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EMS Systems: Have It My Way

Author: Brett Patterson, NAED

Copyright: Copyright 9-1-1 Magazine, Feature Content

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By Brett Patterson, NAED

Recently, I had the opportunity to assist an international security company with the task of developing an EMS system in Central America. While this company had experience in law enforcement deployment, they had not yet put together an EMS system so they sought advice from others to help design one for a location where EMS was virtually non-existent (with the exception of limited providers for private payers). Although this seemed a daunting task, with serious staffing issues and difficult deadlines, I was immediately impressed by the rare opportunity to build a complete EMS system from scratch, without the influence of established political powers and the inevitable “that’s the way we do it here” attitude. However, as an advisor, my influence was limited to the deployment of a fixed resource and the provision of pre-arrival instructions which, while very rewarding, left me dreaming of complete control; what would I do if I was given the opportunity to build the ultimate EMS system? How would I address the many choices given to these fortunate contractors? The answers to these personal questions are the subject of this two-part column. While personal and opinionated, my hope is that my thoughts about of such a clean-slate opportunity will inspire some objective thought and perhaps motivate change in systems burdened by influences that have little to do with patient care.

Limitations and Rewards

There are many questions facing EMS consultants and system designers today, and there is relatively little research to guide us. What we do have is personal experience, developed at work and in our travels. My assessment of the ultimate EMS system is based on my experience, the research I am familiar with, and is driven by a passion to provide efficient and effective pre-hospital care in an environment motivated by genuine concern.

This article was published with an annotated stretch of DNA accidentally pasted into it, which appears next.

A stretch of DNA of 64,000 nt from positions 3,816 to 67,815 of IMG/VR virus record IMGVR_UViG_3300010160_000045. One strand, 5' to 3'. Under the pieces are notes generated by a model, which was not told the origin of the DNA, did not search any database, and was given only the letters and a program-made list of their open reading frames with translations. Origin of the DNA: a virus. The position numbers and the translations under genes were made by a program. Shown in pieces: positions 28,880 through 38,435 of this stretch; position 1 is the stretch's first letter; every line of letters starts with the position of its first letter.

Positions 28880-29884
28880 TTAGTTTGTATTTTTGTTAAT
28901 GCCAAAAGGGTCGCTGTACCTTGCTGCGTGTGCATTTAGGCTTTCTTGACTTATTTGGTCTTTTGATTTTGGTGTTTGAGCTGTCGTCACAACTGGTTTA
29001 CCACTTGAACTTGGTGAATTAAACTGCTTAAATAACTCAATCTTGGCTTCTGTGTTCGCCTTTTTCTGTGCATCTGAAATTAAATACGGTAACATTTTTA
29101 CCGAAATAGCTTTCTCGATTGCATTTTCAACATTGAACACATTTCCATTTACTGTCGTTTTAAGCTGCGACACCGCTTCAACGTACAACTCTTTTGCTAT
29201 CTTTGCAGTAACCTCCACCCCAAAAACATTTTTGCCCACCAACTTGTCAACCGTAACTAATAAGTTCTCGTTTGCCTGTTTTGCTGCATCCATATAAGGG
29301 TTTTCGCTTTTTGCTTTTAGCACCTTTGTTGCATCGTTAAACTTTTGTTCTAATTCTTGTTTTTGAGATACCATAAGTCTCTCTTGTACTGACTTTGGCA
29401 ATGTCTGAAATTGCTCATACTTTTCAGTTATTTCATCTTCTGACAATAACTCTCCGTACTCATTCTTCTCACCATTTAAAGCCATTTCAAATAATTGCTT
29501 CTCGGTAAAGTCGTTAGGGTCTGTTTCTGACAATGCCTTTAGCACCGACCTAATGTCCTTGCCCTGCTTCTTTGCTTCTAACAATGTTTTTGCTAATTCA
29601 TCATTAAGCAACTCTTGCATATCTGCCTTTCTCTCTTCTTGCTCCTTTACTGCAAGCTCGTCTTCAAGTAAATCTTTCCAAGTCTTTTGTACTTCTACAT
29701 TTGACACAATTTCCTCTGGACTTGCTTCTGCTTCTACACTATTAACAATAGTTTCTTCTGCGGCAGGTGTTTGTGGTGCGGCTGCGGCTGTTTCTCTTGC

Unfortunately, money is often a limiting factor, which is why I have conveniently chosen not to discuss this specifically in this fantasy simply because it is tedious and complicates the issue. However, monetary concerns can be very deceiving. Spending money to become smart and efficient can create an excellent return on investment, both clinically and in terms of resource management, because smart people operating with efficiency makes for an effective EMS system where patients win, employees win, and employers win. Therefore, staffing, technology, training, and quality improvement (QI) will not be sacrificed here due to monetary concerns.

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System Design

If you want to spawn some passionate debate among EMS providers, bring up the subject of public versus private service. If you’re really brave, go a step further and talk about union versus non-union or fire-rescue versus stand-alone medics. I have worked in and with many system designs and would prefer to select a combination of deployment strategies that takes advantage of selective benefits while avoiding the negative aspects that are inevitably associated with all options. Of course, this is more easily done when there are no political pressures, as is the case with this experiment, so I will proceed by picking and choosing without fear of upsetting the status quo.